I knew it would come for me. My thrice-cursed fate would not be denied: my blood, my birth, and my faith. I knew I would be chosen; my mother all but promised me.
"The year thirteen will fall on you, daughter. You cannot prevent it, but you can prepare."
Twenty-four black hooves, four iron-rimmed wheels, and fourteen glowing red eyes, the coach and six, the harbinger of my fate, my promise, my doom, glided down the cobbled street toward me without a whisper. The good citizens of Cesca scattered, scuttling into doorways, slamming shutters, scurrying into alleys like terrified rats. I stood and awaited my fate.
The ebony coach stopped before me, the driver's burning coal eyes transfixing me like needles pinning a moth in a display. Armor rustled like winter-dead leaves hammered from cold iron as one hand released the reins to delve the driver's cloak. A roll of ebony parchment bound with a blood-red ribbon issued forth, held out in that undying grasp for me.
"Your invitation, daughter of Arudora." The voice chilled me like the touch of an icy scalpel.
"Of course." I took the invitation in hand, pulled the ribbon, and unrolled the black parchment that sealed my doom. I read, "Marilisa Balcus Arudora," my name, the only words on the page.
The armored driver gestured, and the coach's door swung silently open. "Welcome."
The midnight coach swallowed me.
Black leather, satin drapes, and pale faces rimed with terror greeted me. I sat and adjusted my skirts. The seat was cold, and the faces colder, six of my kin doomed to the fate we all shared. I only recognized one, a cousin I'd met only once. His eyes took me in with subdued recognition, one hand gripping the head of his walking stick, a silver wolf, teeth bared in rage. The others, two peasants, a tradesman, a merchant, and a trollop, avoided my gaze, resigned to our common fate. A prospect worse than death lurked in their eyes.
The coach moved, but I'd not felt it and heard not a sound but the beating of my own heart and tremulous breath. The merchant rocked forward and back, his hands clutched white-knuckled. The trollop withdrew a silver flask from her ample bodice and drew a draught. She caught my eye and flashed a smile.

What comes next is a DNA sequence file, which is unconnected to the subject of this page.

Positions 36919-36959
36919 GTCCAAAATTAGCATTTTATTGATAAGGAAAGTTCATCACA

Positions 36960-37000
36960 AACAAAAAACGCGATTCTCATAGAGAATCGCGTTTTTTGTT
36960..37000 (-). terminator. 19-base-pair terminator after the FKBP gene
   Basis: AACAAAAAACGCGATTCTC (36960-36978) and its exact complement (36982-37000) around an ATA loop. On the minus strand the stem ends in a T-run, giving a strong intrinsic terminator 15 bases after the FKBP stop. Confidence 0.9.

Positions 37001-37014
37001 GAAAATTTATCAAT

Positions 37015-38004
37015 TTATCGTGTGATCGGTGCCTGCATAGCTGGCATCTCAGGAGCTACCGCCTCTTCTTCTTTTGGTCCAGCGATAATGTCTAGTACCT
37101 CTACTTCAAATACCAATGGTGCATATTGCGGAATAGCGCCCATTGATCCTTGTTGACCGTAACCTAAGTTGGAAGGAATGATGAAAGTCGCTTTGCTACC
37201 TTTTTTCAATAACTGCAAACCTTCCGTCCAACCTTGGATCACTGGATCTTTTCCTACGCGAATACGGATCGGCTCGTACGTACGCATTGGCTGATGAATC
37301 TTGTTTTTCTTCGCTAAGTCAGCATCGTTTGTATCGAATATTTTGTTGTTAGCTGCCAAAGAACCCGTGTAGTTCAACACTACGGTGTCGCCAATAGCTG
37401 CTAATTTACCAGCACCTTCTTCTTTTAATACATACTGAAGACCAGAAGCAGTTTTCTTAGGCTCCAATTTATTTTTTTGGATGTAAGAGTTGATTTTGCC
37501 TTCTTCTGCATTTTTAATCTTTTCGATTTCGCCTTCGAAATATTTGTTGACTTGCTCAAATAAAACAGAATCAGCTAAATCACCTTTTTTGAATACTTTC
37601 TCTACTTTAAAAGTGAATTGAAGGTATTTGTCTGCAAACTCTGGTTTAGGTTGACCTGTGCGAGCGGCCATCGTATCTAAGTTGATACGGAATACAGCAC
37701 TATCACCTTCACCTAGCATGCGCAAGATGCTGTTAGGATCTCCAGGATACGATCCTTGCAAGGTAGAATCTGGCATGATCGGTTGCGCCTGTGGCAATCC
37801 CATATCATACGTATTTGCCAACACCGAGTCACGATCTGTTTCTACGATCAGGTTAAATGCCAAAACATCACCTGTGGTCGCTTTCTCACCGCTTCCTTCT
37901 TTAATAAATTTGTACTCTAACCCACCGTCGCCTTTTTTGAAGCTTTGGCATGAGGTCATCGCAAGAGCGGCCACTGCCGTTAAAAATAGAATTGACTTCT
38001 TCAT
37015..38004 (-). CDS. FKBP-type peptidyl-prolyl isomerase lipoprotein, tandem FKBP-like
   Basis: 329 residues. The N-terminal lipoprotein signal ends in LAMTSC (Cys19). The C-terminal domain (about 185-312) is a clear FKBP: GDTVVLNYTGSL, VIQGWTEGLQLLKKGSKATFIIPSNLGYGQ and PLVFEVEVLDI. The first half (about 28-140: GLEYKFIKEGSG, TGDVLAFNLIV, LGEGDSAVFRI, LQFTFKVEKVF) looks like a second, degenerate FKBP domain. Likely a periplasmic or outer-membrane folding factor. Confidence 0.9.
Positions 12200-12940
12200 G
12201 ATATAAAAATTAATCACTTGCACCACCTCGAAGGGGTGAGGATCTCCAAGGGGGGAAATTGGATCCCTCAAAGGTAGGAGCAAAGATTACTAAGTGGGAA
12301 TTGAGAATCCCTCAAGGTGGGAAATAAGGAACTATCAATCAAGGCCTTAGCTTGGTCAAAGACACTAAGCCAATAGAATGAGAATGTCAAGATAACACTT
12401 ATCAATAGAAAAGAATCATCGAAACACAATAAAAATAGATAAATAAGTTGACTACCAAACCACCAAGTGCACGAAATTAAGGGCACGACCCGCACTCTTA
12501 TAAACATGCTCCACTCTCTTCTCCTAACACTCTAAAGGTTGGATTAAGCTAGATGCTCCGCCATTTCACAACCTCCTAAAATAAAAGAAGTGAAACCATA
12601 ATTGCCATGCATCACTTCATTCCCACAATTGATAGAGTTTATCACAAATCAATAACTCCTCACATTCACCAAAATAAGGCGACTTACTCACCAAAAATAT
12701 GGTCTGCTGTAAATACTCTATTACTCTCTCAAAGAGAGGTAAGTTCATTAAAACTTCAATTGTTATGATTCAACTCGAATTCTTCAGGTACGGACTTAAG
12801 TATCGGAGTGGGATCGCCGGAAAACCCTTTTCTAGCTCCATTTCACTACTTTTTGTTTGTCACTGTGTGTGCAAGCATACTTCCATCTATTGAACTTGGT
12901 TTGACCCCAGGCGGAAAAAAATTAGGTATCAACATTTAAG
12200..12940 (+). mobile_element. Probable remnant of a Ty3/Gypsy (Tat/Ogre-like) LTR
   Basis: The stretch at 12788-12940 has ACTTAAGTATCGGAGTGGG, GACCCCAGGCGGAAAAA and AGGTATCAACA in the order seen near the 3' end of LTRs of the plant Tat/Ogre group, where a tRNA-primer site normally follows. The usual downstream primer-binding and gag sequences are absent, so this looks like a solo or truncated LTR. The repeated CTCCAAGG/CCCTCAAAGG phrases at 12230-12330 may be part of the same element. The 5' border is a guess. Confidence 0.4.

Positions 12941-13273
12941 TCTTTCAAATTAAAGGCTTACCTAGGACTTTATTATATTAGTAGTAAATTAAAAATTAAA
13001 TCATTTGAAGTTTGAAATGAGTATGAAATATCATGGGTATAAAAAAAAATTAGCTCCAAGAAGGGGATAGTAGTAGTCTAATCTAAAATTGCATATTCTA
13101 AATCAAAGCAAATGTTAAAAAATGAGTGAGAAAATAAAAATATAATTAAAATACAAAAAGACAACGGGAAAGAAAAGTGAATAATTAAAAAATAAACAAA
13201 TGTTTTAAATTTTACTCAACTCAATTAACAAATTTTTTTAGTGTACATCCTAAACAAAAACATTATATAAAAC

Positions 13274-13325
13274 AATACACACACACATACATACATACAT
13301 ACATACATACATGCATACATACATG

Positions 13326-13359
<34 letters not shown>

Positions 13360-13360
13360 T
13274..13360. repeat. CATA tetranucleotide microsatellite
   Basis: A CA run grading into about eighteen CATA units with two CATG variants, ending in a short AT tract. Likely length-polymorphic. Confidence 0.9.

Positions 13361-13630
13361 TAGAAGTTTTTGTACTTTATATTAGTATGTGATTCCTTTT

"Drop o' liquid courage, love?" She held out the flask, the scent of brandy heady in the air.
"No, thank you." I'd long ago consigned my courage to the flames.
"Suit yourself." She drank again and tucked the flask away.
"Can't do this...can't do this..." the fidgety merchant muttered.
"Oh, do shut up, man!" My gentleman cousin eyed him derisively.
"Bugger off and leave him be!" one of the peasants snapped, a lip curling back from tobacco-stained teeth.
"How dare you speak to—"
"Can't do this!" The hysterical merchant drew a stiletto.
"Don't!" The word escaped my lips before I could bite it off, but it did no good.
The merchant's trembling hand drew a ragged line of crimson across his throat. He cut deep, deep enough to paint the trollop seated across from him with the spray. She swore, fending off his lifeblood with a raised arm. The merchant choked and coughed, shuddering as the torrent slowed.
"Bloody fool," my gentleman cousin scoffed. "Death is no escape now."
True enough, for as the merchant's blood ceased to flow with the last fluttering beats of his dying heart, only surprise registered on his paling features. His eyes blinked, bloody lips gaping in shock as undeath took him. We could not escape our fate so easily.
The trollop withdrew her flask and drained its contents in one greedy draught, her cheeks pale under the cheap rouge and flecks of blood.
"Hells and demons," the surly peasant swore, making a sign to ward off evil.
"That won't save you either, ignorant fool." My gentleman cousin's nose wrinkled, perhaps at the stench of blood, perhaps in sheer disdain.
"Neither will that blade in your cane, sir, enchanted though it be." I don't know why I spoke, but I felt the need to put the pompous ass in his place. "No mortal-forged implement will save you."
His eyes narrowed at me. "You seem quite sure of yourself, Marilisa."
"I am." I adjusted my skirts again, my hand exploring the folds for my one hope of salvation. Cold metal caressed my palm. "I've known my fate my entire life, Lord Wolthaven. As have you."
"Oh, and I suppose you've some trick you hope will save you!" He glared at me, dredging courage from anger.
"No trick." I gripped my only hope and prayed silently.
"Look!" The tradesman pointed out the window at the passing scenery.
Ruined buildings, dilapidated cottages, and crumbled towers took on a ghostly radiance, blazing blue with shadows of their former grandeur as we passed through the dead village of Maiserene. I recognized it from my studies. I wondered if anyone outside the carriage could see the apparition or if it existed only for our doomed eyes. Ahead the spectral bridge to our destination coalesced over the dark water of Lake Laroba. Our conveyance paused not as we crossed, silent water roiling beneath us, perhaps hungering for the living or welcoming us to our fate.
We plunged through the toothed maw of Bastardhall's gate, the wail of cold iron hinges, gears, and chains a cacophonous greeting. One of the peasants began sobbing. The coach pulled into a vast courtyard and stopped before the grim foyer.
Three tall figures awaited our arrival: a woman of pale complexion with white-streaked hair, another woman bearing the sigil of Urgathoa upon her breast, and a hooded shape holding a swaddled bundle in his arms.
I knew they had long prepared for this meeting.
The carriage door opened and my destiny propelled me forth, my legs steady, teeth clenched against useless screams, and my hand gripping the spike of silver that no mortal hand had forged. The fire of a burning sun scorched my palm as I strode forth to my fate.
Chris A. Jackson